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The

Autumn 2013

Park Gazette

by Astoria Park

INSIDE THIS ISSUE:

Emily Coppola Scholarship Fund

September World Alzheimer’s Month Healthy Aging Month

On June 19, 2013 Janet Bigger, BSN, RN received the Annual Emily Coppola Scholarship Award at a luncheon given in her honor.

October Breast Cancer Awareness

Emily Coppola, who established the scholarship fund, presented Janet with the award in recognition of demonstration of excellence in her level of practice as well as her motivation to advance in the field of nursing. Janet will be using the scholarship to get a certificate in Preventing Infection in the health care setting.

Alzheimer’s Care 2-3 -----------------------------Healthy Eating for Seniors 4-5 -----------------------------What’s Cookin’ Breast Cancer Awareness 6 -----------------------------Word Search Resident Art Gallery 7 -----------------------------Resident Special Events 8 ------------------------------

Janet is the Assistant Director of Nursing Services and Infection Preventionist at the facility. We congratulate her on her accomplishments.

Welcome Dr. Naik Please welcome Dr Harsha Naik to our Medical team at Astoria Park. Dr. Naik attended Medical School in India and did her residency in NY and her fellowship where she specialized in Geriatric Medicine. Dr. Naik is excited to meet all the residents.

Become a fan on facebook! Receive updates about the facility, upcoming events, special interest article, wellness information, and pictures. 725 Park Avenue, Bridgeport CT 06604 (203) 366-3653 • www.astoriapark.com


Alzheimer’s Care:

Simple tips for daily tasks

Alzheimer’s caregiving takes patience and flexibility. To reduce frustration, consider these tips for daily tasks — from limiting choices and reducing distractions to creating a safe environment. In the early stages of Alzheimer’s, your loved one might still be able to live and function independently. As the disease progresses, however, his or her ability to handle daily tasks will dwindle. Consider practical tips to help your loved one maintain a sense of independence and dignity as he or she becomes more dependent on you or other caregivers.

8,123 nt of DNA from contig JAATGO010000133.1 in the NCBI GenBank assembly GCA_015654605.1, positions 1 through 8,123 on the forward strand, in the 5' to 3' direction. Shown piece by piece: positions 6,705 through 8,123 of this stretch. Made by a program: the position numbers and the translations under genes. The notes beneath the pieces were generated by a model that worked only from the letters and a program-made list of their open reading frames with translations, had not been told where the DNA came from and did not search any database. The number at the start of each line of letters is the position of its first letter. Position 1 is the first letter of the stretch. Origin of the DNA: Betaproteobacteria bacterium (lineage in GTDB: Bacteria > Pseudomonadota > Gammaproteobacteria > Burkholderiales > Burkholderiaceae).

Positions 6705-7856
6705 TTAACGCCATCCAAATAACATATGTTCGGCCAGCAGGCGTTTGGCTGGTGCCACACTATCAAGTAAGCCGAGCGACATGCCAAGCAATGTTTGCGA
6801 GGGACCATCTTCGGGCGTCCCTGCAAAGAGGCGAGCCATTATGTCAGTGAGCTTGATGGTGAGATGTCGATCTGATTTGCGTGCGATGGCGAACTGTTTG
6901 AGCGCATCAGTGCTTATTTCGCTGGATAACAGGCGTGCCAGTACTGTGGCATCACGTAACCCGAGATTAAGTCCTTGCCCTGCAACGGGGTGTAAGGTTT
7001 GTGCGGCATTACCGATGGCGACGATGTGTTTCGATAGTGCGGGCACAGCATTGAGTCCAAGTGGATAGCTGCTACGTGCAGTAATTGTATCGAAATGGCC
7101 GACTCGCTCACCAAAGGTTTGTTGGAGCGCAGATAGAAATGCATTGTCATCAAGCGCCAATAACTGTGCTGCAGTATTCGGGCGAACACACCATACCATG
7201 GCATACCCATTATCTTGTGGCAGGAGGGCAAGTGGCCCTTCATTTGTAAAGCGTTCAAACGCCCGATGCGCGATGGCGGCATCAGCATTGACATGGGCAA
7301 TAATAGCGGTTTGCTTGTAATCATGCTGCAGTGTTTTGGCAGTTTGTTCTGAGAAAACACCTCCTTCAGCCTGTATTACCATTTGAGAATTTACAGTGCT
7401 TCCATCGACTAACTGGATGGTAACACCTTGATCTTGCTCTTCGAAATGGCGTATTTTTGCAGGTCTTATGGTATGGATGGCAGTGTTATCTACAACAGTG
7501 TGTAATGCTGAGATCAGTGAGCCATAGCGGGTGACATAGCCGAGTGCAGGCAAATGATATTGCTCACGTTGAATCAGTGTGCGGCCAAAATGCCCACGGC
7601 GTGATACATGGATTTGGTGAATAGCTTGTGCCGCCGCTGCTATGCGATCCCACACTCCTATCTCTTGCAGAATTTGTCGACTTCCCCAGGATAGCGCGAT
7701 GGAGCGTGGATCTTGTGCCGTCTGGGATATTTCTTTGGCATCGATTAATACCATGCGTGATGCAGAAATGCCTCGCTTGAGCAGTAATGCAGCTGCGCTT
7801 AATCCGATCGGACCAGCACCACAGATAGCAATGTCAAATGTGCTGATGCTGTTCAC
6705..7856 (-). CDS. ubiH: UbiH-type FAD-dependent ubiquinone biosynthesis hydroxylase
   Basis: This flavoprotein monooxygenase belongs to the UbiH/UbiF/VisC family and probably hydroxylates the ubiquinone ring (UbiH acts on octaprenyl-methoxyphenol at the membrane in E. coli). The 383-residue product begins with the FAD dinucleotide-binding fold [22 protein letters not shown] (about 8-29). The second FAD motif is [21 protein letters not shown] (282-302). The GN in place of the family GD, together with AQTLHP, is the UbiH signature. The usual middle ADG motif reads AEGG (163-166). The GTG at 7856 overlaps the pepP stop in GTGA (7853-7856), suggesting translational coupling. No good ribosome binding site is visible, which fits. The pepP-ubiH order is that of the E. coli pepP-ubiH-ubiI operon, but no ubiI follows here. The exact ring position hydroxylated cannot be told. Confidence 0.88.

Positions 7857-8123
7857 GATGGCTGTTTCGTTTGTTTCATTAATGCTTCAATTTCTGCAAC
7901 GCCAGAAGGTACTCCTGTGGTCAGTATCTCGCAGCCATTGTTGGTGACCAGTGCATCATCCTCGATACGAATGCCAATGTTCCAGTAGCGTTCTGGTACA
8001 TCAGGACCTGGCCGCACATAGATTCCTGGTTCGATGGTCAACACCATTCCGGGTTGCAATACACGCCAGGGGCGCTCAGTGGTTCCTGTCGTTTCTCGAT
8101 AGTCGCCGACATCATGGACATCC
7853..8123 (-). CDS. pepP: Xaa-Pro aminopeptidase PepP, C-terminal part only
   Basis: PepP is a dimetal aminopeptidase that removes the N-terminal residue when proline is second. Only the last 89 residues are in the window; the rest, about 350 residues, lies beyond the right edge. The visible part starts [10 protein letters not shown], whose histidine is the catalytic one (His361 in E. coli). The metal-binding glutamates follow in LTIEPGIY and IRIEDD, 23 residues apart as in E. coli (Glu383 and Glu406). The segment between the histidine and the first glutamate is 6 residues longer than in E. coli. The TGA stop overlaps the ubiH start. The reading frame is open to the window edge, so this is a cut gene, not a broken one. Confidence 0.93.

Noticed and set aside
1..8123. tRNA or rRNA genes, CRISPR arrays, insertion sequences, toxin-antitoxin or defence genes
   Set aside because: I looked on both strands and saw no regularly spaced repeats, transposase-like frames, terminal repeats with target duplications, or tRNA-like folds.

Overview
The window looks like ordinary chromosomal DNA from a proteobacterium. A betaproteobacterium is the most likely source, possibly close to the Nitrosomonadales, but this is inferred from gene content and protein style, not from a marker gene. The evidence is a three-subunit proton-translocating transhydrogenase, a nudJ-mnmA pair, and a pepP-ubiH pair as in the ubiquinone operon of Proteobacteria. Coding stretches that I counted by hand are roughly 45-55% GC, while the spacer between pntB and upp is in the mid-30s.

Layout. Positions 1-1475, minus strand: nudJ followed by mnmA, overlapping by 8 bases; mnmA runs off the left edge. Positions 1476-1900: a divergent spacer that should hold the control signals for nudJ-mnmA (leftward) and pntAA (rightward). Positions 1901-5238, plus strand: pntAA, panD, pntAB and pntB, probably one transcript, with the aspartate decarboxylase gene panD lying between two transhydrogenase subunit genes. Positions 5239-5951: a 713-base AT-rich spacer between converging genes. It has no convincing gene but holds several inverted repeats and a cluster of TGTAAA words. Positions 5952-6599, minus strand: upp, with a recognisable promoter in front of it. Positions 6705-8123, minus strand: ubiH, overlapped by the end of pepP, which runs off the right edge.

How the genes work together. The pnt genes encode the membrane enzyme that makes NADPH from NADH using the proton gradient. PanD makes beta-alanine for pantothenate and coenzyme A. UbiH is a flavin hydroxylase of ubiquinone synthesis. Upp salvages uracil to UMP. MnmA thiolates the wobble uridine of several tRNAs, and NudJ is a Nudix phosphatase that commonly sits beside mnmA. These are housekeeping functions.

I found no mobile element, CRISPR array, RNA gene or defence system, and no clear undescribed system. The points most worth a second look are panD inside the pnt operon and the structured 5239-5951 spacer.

Reduce frustrations: A person who has Alzheimer’s might become agitated when once-simple tasks become difficult or impossible. To limit challenges and ease frustration: ◆ Schedule wisely. Establish a routine to make each day more predictable and less confusing. Schedule the most difficult tasks, such as bathing or medical appointments, for the time of day when your loved one tends to be most calm and agreeable. ◆ Take your time. Expect things to take longer than they used to. Schedule more time to complete tasks so that you don’t need to hurry your loved one. ◆ Involve your loved one. Allow your loved one to do as much as possible with the least amount of assistance. For example, perhaps your loved one can dress alone if you lay out the clothes in the order they go on. ◆ Limit choices. The fewer the options, the easier it is to decide. For example, provide two outfits to choose between — not a closet full of clothes. Eliminate belts or accessories that are likely to be put on incorrectly. ◆ Provide simple instructions. When you ask your loved one to do something, do it one step at a time. Reduce distractions. Turn off the TV and minimize other distractions at mealtime and during conversations so that your loved one can better focus on the task at hand. Page 2